Earlier in the semester, we learned that procedures that take more than one argument are really syntactic sugar. They are not essential because we can curry a multi-argument procedure into a procedure of one argument that returns a procedure that expects the rest. Last session, we considered another syntactic abstraction, local variables. This session, we will make the idea of "local variable as syntactic abstraction" concrete. Then we will see that functions can be local variables procedures, too, and leave you to read about logical connectives and selection structures.
Last time, we looked more closely at Racket's let expression, which can be defined as:
<let-expression> ::= (let <binding-list> <body>) <binding-list> ::= () | ( <binding> . <binding-list> ) <binding> ::= (<var> <exp>)
We learned how these expressions work by defining a translational semantics for let:
(let ((<var_1> <exp_1>) (<var_2> <exp_2>) . . . (<var_n> <exp_n>)) <body>)is equivalent to this lambda application:
((lambda (<var_1> <var_2>...<var_n>) <body>) <exp_1> <exp_2>... <exp_n>)
I then made this claim:
In fact, some Scheme interpreters and compilers automatically translate a let expression into an equivalent lambda application whenever they see one!
Let's see how this process works by implementing it ourselves, and then see how it really can make our lives easier.
(define nested-let '(let (a b) (let (c (lambda (d) a)) (c a)))) (let? nested-let) (let->var nested-let) (let->val nested-let) (let->body nested-let) (let? (let->body nested-let)) (let->var (let->body nested-let)) (let->val (let->body nested-let)) (let->body (let->body nested-let))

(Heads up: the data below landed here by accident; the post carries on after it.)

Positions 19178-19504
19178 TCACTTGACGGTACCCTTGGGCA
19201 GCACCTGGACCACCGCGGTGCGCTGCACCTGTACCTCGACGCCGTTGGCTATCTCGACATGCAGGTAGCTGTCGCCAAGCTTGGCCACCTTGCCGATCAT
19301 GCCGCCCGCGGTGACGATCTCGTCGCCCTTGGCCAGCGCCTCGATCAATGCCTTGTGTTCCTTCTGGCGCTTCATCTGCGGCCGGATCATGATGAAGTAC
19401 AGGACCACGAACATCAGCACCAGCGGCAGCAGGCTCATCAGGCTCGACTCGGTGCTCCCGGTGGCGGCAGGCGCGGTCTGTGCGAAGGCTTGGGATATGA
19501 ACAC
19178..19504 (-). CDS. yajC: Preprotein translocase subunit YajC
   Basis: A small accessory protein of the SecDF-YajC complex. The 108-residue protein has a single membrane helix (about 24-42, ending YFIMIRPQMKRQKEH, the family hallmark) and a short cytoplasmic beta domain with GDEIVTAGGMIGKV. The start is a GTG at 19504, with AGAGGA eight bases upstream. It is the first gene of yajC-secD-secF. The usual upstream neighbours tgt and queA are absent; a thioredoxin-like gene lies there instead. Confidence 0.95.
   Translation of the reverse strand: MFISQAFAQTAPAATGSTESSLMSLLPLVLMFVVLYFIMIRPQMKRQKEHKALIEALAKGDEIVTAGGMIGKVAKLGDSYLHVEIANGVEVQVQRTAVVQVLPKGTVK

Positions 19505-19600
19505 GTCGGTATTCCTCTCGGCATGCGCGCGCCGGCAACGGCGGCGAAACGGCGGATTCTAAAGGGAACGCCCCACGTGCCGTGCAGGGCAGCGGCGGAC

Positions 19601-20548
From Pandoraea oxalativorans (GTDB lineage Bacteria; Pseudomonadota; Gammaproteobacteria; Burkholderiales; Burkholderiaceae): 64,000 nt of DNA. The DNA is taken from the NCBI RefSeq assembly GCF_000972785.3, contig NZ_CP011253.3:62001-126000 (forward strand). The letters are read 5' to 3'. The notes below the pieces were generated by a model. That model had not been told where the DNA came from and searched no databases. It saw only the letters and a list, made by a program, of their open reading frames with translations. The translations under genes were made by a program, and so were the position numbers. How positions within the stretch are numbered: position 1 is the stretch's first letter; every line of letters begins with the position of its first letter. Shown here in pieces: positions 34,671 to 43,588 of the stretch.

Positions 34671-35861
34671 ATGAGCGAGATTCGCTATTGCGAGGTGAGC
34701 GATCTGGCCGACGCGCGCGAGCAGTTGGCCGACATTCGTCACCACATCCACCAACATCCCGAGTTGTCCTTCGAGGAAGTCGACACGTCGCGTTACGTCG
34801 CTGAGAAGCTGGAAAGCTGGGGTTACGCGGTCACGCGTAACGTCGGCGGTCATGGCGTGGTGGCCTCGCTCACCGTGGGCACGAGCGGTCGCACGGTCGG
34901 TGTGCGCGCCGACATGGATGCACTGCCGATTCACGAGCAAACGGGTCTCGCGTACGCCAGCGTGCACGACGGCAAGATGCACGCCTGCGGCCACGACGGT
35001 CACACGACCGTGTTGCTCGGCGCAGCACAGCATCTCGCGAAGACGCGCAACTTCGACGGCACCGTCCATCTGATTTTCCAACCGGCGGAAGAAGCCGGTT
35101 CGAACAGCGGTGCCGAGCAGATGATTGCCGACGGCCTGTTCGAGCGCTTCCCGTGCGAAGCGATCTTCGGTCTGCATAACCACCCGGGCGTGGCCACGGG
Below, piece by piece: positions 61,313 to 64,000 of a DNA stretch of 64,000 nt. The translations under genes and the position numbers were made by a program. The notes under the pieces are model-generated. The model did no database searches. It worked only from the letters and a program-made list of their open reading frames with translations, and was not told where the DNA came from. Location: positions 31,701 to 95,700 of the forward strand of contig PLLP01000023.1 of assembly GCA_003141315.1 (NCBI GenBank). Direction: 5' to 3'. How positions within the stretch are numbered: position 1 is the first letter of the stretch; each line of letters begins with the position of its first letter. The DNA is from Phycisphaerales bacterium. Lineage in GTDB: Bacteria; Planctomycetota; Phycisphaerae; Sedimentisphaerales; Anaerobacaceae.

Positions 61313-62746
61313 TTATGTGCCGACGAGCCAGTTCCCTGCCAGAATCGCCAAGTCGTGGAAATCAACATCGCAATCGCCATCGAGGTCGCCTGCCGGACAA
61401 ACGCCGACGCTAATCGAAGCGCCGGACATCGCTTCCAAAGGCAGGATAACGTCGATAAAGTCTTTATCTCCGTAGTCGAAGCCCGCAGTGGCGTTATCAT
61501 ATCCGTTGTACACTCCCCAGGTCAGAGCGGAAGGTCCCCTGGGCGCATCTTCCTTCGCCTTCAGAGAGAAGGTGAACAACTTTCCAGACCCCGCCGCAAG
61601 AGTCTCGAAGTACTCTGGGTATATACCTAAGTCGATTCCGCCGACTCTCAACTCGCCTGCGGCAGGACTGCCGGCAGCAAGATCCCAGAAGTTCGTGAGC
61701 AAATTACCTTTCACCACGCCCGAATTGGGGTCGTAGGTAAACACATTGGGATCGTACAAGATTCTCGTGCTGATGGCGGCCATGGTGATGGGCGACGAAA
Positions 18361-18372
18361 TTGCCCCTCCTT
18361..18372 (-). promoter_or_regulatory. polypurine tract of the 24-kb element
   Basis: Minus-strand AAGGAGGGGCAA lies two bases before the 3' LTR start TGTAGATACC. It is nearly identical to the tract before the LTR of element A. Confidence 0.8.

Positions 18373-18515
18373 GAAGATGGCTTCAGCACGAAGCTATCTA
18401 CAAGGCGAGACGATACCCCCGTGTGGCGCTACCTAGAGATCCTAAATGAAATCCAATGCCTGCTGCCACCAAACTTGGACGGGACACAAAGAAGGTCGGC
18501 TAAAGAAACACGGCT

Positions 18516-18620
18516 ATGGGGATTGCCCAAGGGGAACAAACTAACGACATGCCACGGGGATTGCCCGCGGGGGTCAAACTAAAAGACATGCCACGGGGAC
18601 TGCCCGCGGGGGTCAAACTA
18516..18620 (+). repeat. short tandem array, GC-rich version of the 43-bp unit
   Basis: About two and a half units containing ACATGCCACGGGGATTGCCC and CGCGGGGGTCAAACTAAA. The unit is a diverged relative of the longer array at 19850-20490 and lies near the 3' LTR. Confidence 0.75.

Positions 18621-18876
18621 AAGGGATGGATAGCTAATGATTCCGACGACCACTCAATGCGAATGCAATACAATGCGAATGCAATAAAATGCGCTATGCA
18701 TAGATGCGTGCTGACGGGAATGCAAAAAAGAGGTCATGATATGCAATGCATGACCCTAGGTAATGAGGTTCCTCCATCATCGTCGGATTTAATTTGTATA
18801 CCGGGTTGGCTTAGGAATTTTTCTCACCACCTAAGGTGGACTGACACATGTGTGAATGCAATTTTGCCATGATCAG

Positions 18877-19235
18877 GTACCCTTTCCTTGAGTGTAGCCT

(occurs-free? 'a (preprocess nested-let)) (occurs-free? 'b (preprocess nested-let)) (occurs-free? 'c (preprocess nested-let)) (occurs-free? 'd (preprocess nested-let)) (occurs-bound? 'd (preprocess nested-let)) (occurs-bound? 'a (preprocess nested-let))
Which is easier: writing a translator or updating occurs-free? and occurs-bound?? And remember: we have also written declared-vars and unused-var? and will eventually write many more functions, such as free-vars, that operate over the language.
That's how syntactic abstraction and translational semantics can make language processors easier to write and manage.
What have we done?
source machine program → compiler → language source pre- source machine program → processor → program → compiler → language in full in core language language
How can syntactic abstraction make program processors more efficient and easier to maintain? When we pre-process a syntactic abstraction into an equivalent expression that the processor already knows about, we:
...... if we extend a language this way, then all of the other existing tools that process the language will work on the preprocessed program, so we can use them to process programs in the extended language. Also
Pre-processing is an example of translating one program into an equivalent one that uses other features. It takes advantage of the idea of translational semantics, in which we define and understand a syntactic abstraction in terms of more primitive features.
TL;DR: Local variables can name functions, too.